WHEN it comes to bowel cancer, too many people – especially men – die of embarrassment because they ignore the symptoms or shy away from being tested.

If bowel cancer is spotted early enough, there's a 97 per cent survival rate so, in recent columns, I've been writing about the importance of early diagnosis.

It led to a call from Graham Sheldon, Bishop Auckland newsagent, local impresario, average golfer, and all-round good egg: "You need to go and see my pal Terry Craddock – he's got a brilliant story to tell," he said.

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So I did. And he has...

Terry greeted me at the door of his home in Spennymoor, with a grin as wide as the letter-box and a healthy glow, making a mockery of his 73 years.

However, had he not tuned in to the radio one day in early 2006, it would almost certainly have been a very different story.

As Terry drove around Newcastle in his job as a joiner, Jeremy Vine was on BBC Radio 2, and the show's regular medical adviser, Dr Sarah Jarvis, was highlighting the symptoms of bowel cancer.

Terry had been worried for a while. He'd gone off his food and had been suffering from sharp stomach pains that brought him to his knees. And there was Dr Jarvis, describing exactly how he felt.

Back home, Terry told his wife Carole, a radiographer at Bishop Auckland General Hospital, and she made up his mind there and then that he needed to see a doctor. That led to a referral to Darlington Memorial Hospital where bowel cancer was diagnosed. Luckily, it was treatable and Terry underwent an operation in May 2006.

His recovery initially seemed to be progressing well but, in December 2008, cancer was found in his liver. Terry was referred to St James's University Hospital in Leeds, under the care of Professor Peter Lodge, a “brilliant” Houghton-le-Spring lad.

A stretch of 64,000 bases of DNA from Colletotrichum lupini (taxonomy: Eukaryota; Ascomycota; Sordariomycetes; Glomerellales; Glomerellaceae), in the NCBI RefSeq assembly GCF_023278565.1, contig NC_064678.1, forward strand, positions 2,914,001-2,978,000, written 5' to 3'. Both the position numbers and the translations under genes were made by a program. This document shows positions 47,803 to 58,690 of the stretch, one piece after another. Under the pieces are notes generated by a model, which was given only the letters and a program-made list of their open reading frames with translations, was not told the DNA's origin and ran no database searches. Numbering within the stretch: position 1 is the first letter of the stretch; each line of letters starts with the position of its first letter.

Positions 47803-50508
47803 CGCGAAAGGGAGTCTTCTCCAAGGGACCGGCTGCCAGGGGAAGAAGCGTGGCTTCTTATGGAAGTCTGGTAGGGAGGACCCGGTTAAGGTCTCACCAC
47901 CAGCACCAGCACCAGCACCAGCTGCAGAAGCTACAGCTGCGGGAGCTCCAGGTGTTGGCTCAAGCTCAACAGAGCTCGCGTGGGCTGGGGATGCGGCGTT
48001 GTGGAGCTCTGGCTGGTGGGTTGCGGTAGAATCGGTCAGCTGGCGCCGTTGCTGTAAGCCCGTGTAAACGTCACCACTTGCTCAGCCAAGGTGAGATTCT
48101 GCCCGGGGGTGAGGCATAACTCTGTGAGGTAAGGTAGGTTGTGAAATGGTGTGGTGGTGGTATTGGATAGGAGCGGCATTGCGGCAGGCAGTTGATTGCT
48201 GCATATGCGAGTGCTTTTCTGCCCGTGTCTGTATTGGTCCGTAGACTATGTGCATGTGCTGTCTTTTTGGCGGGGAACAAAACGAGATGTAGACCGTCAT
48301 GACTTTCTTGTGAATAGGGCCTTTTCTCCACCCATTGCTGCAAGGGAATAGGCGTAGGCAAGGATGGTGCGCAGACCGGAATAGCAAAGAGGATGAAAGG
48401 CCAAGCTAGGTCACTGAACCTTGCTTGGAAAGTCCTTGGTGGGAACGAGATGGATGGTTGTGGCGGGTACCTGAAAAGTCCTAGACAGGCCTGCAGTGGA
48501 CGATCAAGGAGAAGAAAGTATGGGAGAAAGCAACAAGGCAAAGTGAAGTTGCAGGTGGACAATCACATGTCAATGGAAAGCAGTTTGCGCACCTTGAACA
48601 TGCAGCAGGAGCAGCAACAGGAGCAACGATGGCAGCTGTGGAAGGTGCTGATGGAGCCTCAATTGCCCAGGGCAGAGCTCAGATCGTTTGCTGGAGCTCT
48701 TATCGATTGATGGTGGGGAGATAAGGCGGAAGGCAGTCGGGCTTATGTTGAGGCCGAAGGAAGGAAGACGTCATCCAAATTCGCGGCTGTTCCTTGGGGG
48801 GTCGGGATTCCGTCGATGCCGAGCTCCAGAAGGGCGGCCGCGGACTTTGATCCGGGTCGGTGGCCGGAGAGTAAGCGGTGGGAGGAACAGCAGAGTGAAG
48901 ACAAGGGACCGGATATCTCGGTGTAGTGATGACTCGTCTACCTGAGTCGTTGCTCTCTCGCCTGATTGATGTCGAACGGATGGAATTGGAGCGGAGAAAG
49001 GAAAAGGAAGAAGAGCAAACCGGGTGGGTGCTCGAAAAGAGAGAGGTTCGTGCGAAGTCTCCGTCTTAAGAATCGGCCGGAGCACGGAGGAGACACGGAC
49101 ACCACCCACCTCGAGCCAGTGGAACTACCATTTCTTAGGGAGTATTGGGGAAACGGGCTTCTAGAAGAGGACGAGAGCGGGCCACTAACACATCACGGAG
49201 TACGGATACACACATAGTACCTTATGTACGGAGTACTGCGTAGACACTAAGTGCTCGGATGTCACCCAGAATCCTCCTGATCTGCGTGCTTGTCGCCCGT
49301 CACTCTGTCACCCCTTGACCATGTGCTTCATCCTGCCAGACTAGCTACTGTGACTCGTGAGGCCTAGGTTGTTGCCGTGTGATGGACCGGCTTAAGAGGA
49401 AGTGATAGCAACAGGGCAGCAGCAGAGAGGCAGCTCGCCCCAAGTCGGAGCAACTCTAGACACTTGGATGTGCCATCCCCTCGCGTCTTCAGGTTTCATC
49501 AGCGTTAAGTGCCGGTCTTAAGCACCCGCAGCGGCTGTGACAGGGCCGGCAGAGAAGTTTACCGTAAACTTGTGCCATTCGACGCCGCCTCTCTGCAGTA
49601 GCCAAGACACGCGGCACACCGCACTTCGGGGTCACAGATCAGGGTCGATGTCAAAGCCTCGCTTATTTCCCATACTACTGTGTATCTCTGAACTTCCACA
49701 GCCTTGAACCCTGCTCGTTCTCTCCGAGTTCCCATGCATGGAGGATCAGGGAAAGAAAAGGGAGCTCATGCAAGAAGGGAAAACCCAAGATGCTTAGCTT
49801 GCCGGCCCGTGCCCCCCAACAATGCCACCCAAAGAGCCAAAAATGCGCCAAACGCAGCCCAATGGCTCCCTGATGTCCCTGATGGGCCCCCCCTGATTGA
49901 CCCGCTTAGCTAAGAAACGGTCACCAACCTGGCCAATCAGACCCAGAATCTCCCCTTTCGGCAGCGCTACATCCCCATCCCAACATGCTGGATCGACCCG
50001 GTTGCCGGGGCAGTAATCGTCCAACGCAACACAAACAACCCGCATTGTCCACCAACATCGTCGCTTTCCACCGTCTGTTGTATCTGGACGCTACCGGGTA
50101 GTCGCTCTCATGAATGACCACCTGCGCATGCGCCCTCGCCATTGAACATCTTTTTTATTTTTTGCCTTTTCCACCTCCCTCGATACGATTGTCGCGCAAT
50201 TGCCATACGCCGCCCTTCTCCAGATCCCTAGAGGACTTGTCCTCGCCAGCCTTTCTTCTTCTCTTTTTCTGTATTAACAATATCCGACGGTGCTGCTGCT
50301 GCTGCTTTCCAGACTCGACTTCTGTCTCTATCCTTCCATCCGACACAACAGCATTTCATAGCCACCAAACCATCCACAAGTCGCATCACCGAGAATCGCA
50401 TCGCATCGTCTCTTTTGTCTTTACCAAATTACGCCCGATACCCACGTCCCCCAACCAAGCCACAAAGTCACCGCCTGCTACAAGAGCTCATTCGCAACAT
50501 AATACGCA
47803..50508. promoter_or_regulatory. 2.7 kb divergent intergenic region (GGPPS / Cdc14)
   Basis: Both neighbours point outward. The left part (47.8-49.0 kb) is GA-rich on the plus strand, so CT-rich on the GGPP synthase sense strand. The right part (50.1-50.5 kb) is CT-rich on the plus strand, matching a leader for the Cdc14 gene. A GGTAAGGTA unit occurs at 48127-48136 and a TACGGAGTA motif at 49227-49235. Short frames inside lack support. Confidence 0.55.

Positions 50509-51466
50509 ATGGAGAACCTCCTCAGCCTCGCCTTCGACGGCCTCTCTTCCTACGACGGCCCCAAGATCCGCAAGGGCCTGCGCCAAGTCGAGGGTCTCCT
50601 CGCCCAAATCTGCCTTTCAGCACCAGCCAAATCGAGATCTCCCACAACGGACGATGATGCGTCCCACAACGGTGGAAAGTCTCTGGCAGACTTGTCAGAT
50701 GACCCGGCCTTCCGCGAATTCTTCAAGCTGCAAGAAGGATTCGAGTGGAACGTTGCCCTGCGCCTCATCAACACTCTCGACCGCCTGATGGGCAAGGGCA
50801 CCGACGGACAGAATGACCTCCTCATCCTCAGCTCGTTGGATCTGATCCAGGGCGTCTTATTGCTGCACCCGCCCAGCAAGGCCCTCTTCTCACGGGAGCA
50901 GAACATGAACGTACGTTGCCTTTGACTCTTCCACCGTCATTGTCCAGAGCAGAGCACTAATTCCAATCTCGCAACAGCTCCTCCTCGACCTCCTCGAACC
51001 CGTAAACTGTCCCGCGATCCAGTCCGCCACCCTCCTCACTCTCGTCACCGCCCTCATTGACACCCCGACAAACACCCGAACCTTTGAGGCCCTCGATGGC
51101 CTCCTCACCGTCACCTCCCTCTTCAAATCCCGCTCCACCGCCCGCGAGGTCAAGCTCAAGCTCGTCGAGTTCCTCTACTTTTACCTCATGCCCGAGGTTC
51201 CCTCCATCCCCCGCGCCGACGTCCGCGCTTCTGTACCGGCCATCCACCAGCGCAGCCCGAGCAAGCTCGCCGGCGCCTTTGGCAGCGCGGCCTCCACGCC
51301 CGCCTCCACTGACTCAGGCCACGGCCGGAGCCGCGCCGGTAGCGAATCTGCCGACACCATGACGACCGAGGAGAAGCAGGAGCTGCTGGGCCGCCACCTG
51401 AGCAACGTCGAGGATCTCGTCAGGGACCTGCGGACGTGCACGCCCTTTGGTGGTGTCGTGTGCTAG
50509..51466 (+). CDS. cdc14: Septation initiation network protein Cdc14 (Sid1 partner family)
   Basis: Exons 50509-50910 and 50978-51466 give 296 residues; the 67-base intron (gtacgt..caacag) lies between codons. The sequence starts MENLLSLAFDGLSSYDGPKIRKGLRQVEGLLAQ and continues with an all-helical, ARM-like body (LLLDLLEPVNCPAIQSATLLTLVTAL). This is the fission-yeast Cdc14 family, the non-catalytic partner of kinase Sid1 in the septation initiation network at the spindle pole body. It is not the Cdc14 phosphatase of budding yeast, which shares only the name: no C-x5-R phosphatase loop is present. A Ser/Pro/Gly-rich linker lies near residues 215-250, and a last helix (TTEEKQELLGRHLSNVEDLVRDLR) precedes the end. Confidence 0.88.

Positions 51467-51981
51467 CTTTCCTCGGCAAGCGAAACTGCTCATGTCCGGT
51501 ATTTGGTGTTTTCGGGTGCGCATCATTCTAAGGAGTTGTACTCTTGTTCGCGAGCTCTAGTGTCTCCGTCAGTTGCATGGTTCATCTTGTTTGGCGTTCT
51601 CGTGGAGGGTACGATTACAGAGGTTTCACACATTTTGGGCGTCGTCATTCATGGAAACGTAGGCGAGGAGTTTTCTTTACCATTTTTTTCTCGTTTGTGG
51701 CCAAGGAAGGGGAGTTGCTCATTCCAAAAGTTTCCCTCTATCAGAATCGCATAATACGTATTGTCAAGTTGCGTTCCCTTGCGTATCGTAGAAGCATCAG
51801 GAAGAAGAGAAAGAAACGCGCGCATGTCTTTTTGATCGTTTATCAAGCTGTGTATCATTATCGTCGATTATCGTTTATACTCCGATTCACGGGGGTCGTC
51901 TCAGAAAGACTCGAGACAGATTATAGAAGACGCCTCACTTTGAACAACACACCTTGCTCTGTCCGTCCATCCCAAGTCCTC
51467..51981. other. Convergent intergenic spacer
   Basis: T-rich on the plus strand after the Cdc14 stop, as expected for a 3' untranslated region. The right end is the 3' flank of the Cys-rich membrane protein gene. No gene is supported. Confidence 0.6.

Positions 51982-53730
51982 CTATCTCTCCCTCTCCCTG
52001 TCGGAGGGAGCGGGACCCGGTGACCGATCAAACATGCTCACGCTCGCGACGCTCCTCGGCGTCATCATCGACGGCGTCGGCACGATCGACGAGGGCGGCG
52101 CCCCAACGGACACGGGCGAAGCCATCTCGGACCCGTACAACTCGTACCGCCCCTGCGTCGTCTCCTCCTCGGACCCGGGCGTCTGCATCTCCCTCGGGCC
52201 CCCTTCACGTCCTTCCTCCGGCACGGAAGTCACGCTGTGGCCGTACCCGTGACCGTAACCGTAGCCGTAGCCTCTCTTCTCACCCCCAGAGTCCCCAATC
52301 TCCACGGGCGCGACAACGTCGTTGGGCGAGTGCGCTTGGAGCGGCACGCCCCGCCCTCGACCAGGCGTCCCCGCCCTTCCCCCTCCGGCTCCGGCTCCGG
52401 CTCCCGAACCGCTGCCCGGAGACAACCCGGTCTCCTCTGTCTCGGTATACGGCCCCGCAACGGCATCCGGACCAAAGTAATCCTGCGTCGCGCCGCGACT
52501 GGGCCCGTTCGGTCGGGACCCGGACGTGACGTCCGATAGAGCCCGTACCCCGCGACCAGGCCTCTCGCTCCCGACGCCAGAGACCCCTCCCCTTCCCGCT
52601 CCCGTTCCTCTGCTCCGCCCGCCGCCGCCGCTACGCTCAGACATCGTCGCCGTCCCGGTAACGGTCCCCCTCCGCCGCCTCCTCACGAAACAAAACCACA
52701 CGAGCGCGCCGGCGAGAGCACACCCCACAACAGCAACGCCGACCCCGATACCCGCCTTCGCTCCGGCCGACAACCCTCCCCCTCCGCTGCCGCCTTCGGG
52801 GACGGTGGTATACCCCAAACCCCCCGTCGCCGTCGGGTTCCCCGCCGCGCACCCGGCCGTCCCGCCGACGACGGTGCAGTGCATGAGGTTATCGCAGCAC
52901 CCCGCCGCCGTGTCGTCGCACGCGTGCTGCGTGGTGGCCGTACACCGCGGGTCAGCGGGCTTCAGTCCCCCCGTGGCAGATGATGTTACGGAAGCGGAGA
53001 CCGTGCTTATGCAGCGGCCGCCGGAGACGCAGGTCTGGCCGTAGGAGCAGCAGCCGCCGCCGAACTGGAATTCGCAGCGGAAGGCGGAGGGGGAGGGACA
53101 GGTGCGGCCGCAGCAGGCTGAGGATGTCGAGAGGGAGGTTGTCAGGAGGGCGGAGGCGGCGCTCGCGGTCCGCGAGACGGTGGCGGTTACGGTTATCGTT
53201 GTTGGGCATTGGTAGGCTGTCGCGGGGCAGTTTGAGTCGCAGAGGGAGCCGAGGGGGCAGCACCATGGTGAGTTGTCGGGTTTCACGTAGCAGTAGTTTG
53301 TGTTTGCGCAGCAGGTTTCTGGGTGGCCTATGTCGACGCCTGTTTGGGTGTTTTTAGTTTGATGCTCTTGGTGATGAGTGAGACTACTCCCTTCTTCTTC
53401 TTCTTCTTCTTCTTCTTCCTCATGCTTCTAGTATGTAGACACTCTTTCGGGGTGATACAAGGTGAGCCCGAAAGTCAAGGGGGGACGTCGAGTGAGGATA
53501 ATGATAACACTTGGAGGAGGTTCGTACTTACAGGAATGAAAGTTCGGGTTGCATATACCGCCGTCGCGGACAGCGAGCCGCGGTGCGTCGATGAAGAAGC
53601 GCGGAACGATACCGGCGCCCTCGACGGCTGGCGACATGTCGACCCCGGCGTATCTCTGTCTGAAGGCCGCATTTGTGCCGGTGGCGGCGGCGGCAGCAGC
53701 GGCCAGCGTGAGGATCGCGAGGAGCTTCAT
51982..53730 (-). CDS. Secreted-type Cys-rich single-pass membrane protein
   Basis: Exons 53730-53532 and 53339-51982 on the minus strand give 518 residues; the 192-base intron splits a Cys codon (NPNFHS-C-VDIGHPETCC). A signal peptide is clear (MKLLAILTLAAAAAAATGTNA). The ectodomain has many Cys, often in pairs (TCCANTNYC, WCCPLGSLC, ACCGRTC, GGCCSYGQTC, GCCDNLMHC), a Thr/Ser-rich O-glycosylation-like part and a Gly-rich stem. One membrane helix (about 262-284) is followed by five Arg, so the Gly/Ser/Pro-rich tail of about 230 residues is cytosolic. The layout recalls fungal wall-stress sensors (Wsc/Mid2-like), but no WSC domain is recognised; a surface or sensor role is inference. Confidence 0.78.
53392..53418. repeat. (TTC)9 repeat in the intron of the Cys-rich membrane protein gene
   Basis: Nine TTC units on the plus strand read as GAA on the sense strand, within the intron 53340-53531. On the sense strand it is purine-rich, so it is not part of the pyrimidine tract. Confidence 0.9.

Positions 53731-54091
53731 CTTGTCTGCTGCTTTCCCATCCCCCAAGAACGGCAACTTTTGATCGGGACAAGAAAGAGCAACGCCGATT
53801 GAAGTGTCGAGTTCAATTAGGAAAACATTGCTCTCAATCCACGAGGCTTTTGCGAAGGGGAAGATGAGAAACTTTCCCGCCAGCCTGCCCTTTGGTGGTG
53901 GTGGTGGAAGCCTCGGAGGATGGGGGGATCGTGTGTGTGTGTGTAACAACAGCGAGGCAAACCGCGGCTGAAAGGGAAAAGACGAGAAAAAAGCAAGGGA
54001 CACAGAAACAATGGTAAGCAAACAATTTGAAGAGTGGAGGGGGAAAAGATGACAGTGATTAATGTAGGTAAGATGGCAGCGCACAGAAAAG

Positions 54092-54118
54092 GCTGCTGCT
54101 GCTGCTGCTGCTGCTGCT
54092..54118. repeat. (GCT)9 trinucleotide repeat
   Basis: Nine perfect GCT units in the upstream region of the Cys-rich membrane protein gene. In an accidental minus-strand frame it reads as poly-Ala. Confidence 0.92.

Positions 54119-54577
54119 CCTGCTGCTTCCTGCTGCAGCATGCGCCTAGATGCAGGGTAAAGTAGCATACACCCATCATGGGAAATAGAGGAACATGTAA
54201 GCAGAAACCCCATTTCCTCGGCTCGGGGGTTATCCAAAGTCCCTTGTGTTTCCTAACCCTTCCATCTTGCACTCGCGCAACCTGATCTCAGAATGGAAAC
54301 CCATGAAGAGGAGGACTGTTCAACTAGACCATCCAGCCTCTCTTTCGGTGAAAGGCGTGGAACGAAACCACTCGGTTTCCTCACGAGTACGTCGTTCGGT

"I thought that was it, I had no chance, but Professor Lodge told me he could deal with it," recalls Terry.

The tumour was removed and he embarked on course of chemotherapy. Despite making him tired, he still regularly managed to walk five miles home after each treatment.

In August, 2010, came the devastating news that the cancer had moved to his lungs but, as with his bowel and liver, it was found early enough for an operation to offer hope.

Terry remained positive throughout and, seven years on, he feels, and looks, "as fit as a fiddle". He plays golf – "or tries to" – as a member at Bishop Auckland, enjoys long walks, and loves nothing more than seeing his grandchildren. He especially treasures the memory of taking them to the London Olympics in 2012.

His remarkable story of survival is crowned by a happy coincidence. Radio 2 was celebrating its 50th anniversary on September 30 this year and the date also marked Terry and Carole's golden wedding. She was moved to write to Jeremy Vine, saying: "Without your show, we might not have reached our milestone."

The email was read out and then the BBC got in touch to ask if Terry would go on the show on the eve of the 50th anniversary as a surprise for Dr Sarah Jarvis.

As luck would have it, a family trip to London to see School of Rock had already been planned to celebrate the golden wedding. The BBC, therefore, arranged for Terry and Carole to be smuggled into the studio, along with their daughter Rachel and son Richard, plus grandchildren Dan, 12, Rohan, 10, and Emily, seven. Rachel's husband, Mike, and Richard's wife, Catherine, were also included in the surprise.

"Sarah Jarvis knew nothing about it and she just burst into tears when we walked in," says Terry.

It was an "unforgettable experience". The grandkids got to press the buttons in the studio, tinkle on the Elton John piano, and Emily had a dance with Strictly winner Ore Oduba.

"If I hadn't had the radio on in the car that day, I wouldn't be here now," says Terry, wiping away a tear. "There were times when I was on my knees in pain but I kept thinking I'd get over it."

Without that early diagnosis, Terry wouldn't have been able to enjoy his retirement with Carole, or go on trying to master golf. He'd never have witnessed the magic of the Olympics. And he would never have seen two of his grandchildren.

"Don't ignore the signs – and live life to the full." That's the message Terry wants to broadcast to as many folk as possible.